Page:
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Lesson 6.4

Have vs. Have got

El verbo tener
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The verbs “to have” and “to have got” both indicate possession in English, but it is important to keep in mind that the structure of these verbs is very different. These two verbs can be used to talk about relationships, illnesses and characteristics, but it is very important to note that “to have” has various other meanings and uses. “Have” is more commonly used in American English and “have got” is more often used in British English.

Structure

Affirmative

HAVE GOT

Have got” is often used in colloquial language and frequently in the contracted or short form.

Note: “Have got” can only be used in the present simple tense. In the past tense, we use only “have” (conjugation: “had”).

Subject Present Simple Short Form
I   have got   I’ve got
you   have got   you’ve got
he   has got   he’s got
she   has got   she’s got
it   has got   it’s got
we   have got   we’ve got
they   have got   they’ve got

Examples:

 I have got a car.
 You have got two brothers.
 He has got a big house.
 She has got a cold.
 It has got a ball.
 We have got brown hair.
 They have got red bicycles.

HAVE

Note: There is no short form for “have” in the affirmative.

Subject Present Simple
I   have
you   have
he   has
she   has
it   has
we   have
they   have

Examples:

 I have a car.
 You have two brothers.
 He has a big house.
 She has a cold.
 It has a ball.
 We have brown hair.
 They have red bicycles.

Negative

HAVE GOT

Subject Present Simple Short Form
I   have not got   I’ve not got
  I haven’t got
you   have not got   you’ve not got
  you haven’t got
he   has not got   he’s not got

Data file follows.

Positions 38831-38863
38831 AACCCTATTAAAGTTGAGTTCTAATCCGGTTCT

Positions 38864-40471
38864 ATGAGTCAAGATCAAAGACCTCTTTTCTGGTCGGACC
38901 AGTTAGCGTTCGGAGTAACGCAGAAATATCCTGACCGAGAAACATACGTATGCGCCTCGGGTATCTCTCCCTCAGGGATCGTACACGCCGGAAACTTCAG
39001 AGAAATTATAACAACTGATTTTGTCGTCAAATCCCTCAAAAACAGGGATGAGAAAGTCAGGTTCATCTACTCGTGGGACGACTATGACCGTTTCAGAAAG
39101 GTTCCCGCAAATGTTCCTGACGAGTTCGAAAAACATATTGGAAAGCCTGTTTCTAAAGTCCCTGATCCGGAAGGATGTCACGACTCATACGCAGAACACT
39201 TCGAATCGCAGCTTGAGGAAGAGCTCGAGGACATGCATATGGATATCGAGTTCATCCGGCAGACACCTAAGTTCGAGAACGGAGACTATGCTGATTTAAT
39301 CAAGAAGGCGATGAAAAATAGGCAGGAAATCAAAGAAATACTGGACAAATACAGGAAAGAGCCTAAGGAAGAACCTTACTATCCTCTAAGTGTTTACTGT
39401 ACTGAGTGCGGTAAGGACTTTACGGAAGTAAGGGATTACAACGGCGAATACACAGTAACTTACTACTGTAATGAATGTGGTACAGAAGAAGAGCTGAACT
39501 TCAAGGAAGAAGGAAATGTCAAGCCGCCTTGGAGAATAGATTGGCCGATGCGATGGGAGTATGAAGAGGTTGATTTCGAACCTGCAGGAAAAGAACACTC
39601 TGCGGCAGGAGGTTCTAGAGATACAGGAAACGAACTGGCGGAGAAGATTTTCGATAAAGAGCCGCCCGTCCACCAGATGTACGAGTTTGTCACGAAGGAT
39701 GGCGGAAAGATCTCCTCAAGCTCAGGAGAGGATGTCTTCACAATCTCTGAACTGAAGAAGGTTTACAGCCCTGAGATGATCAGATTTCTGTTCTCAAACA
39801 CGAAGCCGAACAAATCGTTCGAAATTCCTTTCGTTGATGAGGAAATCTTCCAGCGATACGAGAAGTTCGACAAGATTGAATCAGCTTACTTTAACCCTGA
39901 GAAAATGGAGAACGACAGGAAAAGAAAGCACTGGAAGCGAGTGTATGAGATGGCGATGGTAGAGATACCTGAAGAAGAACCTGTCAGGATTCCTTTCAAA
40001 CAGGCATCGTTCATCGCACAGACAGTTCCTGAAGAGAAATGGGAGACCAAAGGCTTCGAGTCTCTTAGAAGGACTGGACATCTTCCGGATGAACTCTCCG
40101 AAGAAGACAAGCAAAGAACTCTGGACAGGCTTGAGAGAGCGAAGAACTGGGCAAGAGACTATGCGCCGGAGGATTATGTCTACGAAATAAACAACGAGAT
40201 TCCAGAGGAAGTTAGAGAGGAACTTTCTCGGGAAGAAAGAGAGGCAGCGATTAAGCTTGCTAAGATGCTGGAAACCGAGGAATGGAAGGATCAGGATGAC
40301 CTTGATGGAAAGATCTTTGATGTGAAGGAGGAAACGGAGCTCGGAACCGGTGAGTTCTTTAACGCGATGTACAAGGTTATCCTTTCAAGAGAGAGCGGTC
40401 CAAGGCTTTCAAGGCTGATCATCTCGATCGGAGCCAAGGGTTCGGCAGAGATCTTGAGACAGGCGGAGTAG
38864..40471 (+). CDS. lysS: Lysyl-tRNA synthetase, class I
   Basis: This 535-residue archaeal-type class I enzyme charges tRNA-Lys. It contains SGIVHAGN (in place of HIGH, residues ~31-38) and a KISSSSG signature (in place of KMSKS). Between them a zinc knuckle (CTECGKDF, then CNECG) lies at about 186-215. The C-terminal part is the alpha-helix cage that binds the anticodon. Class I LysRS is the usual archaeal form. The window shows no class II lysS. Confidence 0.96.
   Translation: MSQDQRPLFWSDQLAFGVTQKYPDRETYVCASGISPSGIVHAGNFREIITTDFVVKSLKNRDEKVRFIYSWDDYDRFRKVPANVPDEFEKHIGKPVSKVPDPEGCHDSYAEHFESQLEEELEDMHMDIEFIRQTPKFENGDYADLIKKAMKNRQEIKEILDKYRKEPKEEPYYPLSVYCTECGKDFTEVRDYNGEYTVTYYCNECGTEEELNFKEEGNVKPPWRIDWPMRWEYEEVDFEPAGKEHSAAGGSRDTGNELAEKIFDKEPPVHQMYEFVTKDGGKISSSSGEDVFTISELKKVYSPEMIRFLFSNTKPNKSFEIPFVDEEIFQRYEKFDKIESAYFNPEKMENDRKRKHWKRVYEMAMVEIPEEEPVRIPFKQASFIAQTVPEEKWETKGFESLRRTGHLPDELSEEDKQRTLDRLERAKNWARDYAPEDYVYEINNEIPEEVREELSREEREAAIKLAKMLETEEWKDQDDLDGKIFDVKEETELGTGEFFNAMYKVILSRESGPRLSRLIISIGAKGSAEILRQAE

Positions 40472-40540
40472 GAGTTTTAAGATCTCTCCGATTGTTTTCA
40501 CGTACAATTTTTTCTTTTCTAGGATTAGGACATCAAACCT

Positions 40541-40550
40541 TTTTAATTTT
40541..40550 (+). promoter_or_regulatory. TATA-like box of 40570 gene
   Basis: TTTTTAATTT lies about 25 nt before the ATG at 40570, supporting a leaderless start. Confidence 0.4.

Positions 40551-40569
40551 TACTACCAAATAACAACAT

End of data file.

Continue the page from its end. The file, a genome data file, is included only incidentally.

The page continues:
he hasn’t got
she   has not got   she’s not got
  she hasn’t got
it   has not got   it’s not got
  it hasn’t got
we   have not got   we’ve not got
  we haven’t got
they   have not got   they’ve not got
  they haven’t got

Examples:

 I haven’t got a car.
 You’ve not got two brothers.
 He hasn’t got a big house.
 She’s not got a cold.
 It hasn’t got a ball.
 We’ve not got brown hair.
 They haven’t got red bicycles.

HAVE

Subject Present Simple Short Form
I   do not have   I don’t have
you   do not have   you don’t have
he   does not have   he doesn’t have
she   does not have   she doesn’t have
it   does not have   it doesn’t have
we   do not have   we don’t have
they   do not have   they don’t have

Examples:

 I don’t have a car.
 You don’t have two brothers.
 He doesn’t have a big house.
 She doesn’t have a cold.
 It doesn’t have a ball.
 We don’t have brown hair.
 They don’t have red bicycles.

Interrogative

HAVE GOT

Subject Present Simple
I   Have I got?
you   Have you got?
he   Has he got?
she   Has she got?
it   Has it got?
we   Have we got?
they   Have they got?

Examples:

 Have I got a car?
 Have you got two brothers?
 Has he got a big house?
 Has she got a cold?
 Has it got a ball?
 Have we got brown hair?
 Have they got red bicycles?

HAVE

Subject Present Simple
I   Do I have?
you   Do you have?
he   Does he have?
she   Does she have?
it   Does it have?
we   Do we have?
they   Do they have?

Examples:

 Do I have a car?
 Do you have two brothers?
 Does he have a big house?
 Does she have a cold?
 Does it have a ball?
 Do we have brown hair?
 Do they have red bicycles?

Note: As these two verbs are used to indicate possession, they cannot be used in the continuous tenses. See the lesson on the continuous verb tenses for more information.

Note: As these two verbs are used to indicate possession, they cannot be used in the continuous tenses. See the lesson on the continuous verb tenses for more information.

Other Uses of “Have”

As mentioned previously, “to have” has various other meanings for both actions and experiences. In these uses, “to have” may be used in the continuous.

Examples:

 to have breakfast / lunch / dinner / a snack / a drink
 to have a bath / a shower / a swim / a break / a party / a holiday
 to have an experience / an accident / a dream
 to have a conversation / discussion / argument
 to have trouble / fun / a good time
 to have a baby

Note: “To Have” is also used as an auxiliary verb in forming the perfect tenses. For more information, see the lessons on the present perfect and past perfect.

Note: “To Have” is also used as an auxiliary verb in forming the perfect tenses. For more information, see the lessons on the present perfect and past perfect.

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